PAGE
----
The ruling answered a last-minute request by a coalition of environmental, labor and trucking firms for an emergency stay on President Bush's lifting the moratorium on Mexican trucks in November 2002.
Judge Kim McLane Wardlaw wrote that "although we agree with the importance of the United States' compliance with its treaty obligations with its southern neighbor . . ." that compliance shouldn't "come at the cost of violating United States [environmental] law."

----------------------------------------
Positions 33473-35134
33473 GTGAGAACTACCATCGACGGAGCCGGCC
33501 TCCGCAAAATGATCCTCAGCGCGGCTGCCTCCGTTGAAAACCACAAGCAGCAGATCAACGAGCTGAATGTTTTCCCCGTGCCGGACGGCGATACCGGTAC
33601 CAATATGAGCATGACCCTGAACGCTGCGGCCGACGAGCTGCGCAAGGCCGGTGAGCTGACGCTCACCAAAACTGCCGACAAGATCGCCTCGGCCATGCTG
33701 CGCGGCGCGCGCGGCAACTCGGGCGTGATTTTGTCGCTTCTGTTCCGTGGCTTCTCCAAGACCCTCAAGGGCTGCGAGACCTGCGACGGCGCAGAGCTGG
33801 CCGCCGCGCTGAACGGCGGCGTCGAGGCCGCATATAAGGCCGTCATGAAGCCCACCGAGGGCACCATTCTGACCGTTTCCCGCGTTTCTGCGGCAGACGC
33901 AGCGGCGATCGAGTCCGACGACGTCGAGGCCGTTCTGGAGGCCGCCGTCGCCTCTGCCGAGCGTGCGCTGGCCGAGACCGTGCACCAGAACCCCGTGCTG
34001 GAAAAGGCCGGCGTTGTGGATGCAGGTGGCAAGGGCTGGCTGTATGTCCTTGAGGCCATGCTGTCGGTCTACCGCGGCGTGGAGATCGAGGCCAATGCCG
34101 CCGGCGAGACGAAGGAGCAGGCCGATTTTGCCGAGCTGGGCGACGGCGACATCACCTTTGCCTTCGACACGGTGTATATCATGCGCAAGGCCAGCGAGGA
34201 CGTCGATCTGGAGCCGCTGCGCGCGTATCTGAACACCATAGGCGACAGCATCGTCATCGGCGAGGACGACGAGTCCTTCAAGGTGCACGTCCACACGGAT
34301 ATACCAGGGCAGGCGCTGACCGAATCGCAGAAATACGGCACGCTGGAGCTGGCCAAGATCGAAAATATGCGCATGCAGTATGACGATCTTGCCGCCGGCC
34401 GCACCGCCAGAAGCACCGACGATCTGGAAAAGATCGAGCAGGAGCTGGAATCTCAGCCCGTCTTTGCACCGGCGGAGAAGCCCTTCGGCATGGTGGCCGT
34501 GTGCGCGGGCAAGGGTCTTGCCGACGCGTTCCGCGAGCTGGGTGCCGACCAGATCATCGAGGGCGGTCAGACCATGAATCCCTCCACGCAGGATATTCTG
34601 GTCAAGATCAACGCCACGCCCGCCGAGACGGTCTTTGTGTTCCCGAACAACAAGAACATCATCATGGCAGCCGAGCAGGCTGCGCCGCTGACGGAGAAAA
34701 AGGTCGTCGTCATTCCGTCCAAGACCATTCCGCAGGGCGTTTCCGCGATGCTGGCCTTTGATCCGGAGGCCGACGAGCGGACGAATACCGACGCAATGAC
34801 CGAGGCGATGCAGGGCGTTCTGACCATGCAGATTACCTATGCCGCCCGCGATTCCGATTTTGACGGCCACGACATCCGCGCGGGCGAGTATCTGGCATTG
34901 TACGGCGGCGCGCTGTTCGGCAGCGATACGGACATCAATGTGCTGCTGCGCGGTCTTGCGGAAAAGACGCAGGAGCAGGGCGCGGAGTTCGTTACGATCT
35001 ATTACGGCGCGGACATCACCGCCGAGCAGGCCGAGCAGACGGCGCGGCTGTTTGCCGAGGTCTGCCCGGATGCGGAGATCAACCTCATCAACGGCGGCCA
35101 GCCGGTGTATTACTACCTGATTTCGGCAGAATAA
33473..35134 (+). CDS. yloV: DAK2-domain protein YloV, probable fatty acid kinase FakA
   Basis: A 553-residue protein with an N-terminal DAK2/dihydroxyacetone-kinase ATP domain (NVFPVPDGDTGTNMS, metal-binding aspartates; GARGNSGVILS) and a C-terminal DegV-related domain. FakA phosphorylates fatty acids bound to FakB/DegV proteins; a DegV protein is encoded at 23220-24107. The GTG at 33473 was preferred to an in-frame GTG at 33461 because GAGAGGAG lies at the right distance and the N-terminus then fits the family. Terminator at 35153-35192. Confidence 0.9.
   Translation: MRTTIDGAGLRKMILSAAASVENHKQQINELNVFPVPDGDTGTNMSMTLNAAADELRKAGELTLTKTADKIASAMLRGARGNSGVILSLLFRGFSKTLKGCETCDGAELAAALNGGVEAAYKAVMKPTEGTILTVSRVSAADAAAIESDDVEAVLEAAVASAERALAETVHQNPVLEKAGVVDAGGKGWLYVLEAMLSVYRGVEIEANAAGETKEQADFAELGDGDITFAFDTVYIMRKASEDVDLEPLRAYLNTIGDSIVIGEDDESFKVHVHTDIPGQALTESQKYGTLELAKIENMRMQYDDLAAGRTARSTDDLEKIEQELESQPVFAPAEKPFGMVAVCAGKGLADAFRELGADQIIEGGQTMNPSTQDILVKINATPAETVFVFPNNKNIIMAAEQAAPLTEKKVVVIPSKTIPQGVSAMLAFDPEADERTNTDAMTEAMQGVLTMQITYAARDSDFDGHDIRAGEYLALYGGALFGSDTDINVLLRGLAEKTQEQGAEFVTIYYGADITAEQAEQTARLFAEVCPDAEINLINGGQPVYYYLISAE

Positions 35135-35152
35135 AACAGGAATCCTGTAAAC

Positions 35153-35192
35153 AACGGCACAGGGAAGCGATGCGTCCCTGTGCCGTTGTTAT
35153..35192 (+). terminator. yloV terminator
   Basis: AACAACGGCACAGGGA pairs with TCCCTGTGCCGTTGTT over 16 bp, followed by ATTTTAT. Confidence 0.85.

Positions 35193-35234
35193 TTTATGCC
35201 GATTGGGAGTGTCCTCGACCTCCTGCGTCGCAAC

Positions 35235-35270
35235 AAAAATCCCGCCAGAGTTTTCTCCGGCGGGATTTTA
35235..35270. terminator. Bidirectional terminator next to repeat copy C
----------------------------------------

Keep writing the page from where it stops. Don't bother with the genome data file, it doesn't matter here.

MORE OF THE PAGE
The coalition argued that the U.S. Department of Transportation hadn't made a thorough enough study of the environmental impacts Mexican trucks might have on the U.S., particularly border towns, news agencies reported.
U.S. and Mexican environmental rules are essentially the same, but U.S. environmental regulations will get stiffer in 2004 and 2007 and Mexican rules will not, according to the Associated Press.
An attorney for the International Brotherhood of Teamsters, one of the coalition groups, said Mexican trucks are generally older than American ones and more polluting, AP reported.
But Mexican carriers counter that the older models are mainly the drayage vehicles that only travel the restricted commercial zones in the U.S. and then return to Mexico.